There are 58 mountain peaks in Colorado that reach further than 14,000 feet into the air. Most are concentrated in Colorado’s western slopes, but there are towering peaks scattered along the Rocky Mountain ranges. When Taylor moved to Colorado, she decided to tackle 10 before the end of the calendar year. To start the task, she and I took a day hike to the tops of Grays and Torreys Peaks.
An early start helps ensure favorable weather while hiking up and back down any 14’er, so Taylor and I left Denver with our dog Maria and headed for the Grays Peak Trailhead at 4:20AM. Roughly an hour later, we exited Interstate 70 and began to climb Stephen’s Gulch Road. The two mile road is steep, rocky, and narrow at times, but we parked at the trailhead after Taylor skillfully maneuvered the dark, bumpy road.
Sunrise colored the sky deep purple as we crossed the footbridge spanning Stephen’s Gulch and began our first journey to 14,000 feet. From the trailhead to the summit, Grays Peak Trail is 3.5 miles long with 3,000 feet of elevation gain. Nearly every step we took after the footbridge was a step up, but every step was filled with beautiful sights.
As the sun erupted over the McClellan Mountain Ridgeline, wildflower colors burst from the grassy sides of Grays Trail. Reds, pinks, and lavenders lay among numerous white and yellow patches on a lush, green canvas for over two miles of the trail. Quayle creek cuts through the vegetation and its source marks the beginning of a different landscape.
The ascent routes to the summits were unmistakable as Taylor and I climbed into fields of broken and strewn rocks. The path was littered with hikers, but the traffic could not affect their majesty against the blue morning sky.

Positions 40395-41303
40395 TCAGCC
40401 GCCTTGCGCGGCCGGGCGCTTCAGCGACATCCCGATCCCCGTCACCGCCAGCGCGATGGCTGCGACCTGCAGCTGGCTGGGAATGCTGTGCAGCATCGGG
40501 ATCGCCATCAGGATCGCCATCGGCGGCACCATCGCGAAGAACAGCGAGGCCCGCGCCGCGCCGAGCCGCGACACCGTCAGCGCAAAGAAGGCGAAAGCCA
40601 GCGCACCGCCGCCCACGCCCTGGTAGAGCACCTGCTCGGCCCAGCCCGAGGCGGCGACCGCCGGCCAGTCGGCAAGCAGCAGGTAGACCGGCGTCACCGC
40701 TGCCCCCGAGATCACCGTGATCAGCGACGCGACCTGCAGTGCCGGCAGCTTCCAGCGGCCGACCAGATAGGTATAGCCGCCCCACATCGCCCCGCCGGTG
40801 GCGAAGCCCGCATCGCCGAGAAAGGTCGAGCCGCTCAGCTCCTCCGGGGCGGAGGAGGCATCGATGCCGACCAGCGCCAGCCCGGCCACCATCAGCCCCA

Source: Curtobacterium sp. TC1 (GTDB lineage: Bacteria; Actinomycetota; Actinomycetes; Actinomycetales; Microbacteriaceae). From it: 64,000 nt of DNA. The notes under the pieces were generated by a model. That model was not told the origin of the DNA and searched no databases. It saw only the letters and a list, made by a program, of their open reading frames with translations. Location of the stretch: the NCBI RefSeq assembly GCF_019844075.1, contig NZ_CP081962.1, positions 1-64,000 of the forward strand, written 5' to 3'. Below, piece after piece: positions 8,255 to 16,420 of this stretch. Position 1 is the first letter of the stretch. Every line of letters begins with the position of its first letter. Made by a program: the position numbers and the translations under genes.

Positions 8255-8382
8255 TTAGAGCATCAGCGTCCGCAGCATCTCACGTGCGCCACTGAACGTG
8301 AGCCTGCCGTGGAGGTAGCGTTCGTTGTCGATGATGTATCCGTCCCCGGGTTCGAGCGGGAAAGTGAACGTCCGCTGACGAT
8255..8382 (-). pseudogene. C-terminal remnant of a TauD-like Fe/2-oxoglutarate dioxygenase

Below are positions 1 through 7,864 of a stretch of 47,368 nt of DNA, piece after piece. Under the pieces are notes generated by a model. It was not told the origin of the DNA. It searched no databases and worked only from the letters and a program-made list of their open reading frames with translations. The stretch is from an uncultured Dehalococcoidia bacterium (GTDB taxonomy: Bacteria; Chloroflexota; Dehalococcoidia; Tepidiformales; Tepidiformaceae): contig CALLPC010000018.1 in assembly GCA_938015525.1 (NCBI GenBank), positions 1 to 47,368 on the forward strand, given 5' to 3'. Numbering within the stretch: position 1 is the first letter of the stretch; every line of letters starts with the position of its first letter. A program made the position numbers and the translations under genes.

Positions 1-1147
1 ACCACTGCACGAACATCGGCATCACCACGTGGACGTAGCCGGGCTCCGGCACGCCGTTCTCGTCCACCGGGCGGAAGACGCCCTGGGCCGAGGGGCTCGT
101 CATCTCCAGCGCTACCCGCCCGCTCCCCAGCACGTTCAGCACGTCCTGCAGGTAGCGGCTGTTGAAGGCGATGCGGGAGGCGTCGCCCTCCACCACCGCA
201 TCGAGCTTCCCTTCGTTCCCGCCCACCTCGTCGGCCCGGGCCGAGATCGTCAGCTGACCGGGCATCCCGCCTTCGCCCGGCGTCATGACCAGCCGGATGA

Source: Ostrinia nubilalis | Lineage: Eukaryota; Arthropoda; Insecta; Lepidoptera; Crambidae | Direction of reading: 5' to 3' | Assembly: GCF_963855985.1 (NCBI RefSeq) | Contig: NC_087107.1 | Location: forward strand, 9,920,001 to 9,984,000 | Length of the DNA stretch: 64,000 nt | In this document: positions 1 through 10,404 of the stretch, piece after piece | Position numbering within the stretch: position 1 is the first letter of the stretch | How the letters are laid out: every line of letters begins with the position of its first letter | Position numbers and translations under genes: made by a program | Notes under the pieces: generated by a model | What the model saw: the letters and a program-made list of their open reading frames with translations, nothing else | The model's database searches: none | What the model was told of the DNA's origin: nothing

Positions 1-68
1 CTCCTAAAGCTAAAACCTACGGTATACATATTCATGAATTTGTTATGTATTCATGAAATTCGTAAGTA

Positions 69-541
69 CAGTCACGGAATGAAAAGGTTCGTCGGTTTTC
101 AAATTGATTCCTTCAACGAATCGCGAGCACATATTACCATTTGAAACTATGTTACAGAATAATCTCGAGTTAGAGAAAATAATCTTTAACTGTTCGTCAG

Thankfully, the traffic didn’t affect several snow white mountain goats either. A watchful mother, several fluffy little ones, and a few distant loners made appearances as we climbed higher looking for a suitable place to have ‘lunch’ at 8:30 AM.
After a short break, one half mile of switchbacks through the mountain’s shed rocks led us to the payoff we’d been anticipating. The top of Grays Peak is a platform where hikers were relaxing, chatting, taking photos, and gazing over the vast range of Earth.
After marveling for ourselves and determining that Keystone was the visible ski area, Taylor and I began descending to the saddle between Grays and Torreys to approach our second peak of the day. A 500 foot ascent from the saddle led to the more pointed Torreys Peak.
Our first experience taking the dog down steep slopes was a bit difficult, because she gets anxious around heights. A pulling dog does not mix well with a trail littered with large stones and loose gravel. We made the descent more quickly than we should have, but we made it safely.
It took us roughly an hour to go from Gray's peak to the top of Torrey's. The climb to the top of Torreys was a bit more crowded and much more steep. The switchbacks were shorter and more narrow. Everyone on the trail was moving at the slowest pace of the day.
When we got to the top, weary hikers crowded at the area soaking in their accomplishment and the warm sunshine. We sat and soaked in the views until the wind made Taylor chilly. We considered taking a class three trail back to Grays Peak Trail, but we quickly reconsidered while watching climbers traverse the spiny and icy path.
The hike down Torrey's Peak Trail leads across Grays and Torreys Saddle and across the eastern face of Grays before tying back into Grays Peak Trailhead. A small patch of slushy ice and the rocky descent into the Stephen’s Gulch were the last difficult segments of our day.
In the noon sun, the fields of flowers, grasses, and shrubs of the gulch were even more vivid than they had been that morning. Taylor and I bubbled with wonderment and pride as we discussed the beauty and difficulty of our first two 14’ers.
Talkin' 'bout Tacos:
I'm Taylor, aka Tacos! I am sharing my journeys and experiences from across the world hoping to inspire travel and adventure in all who read!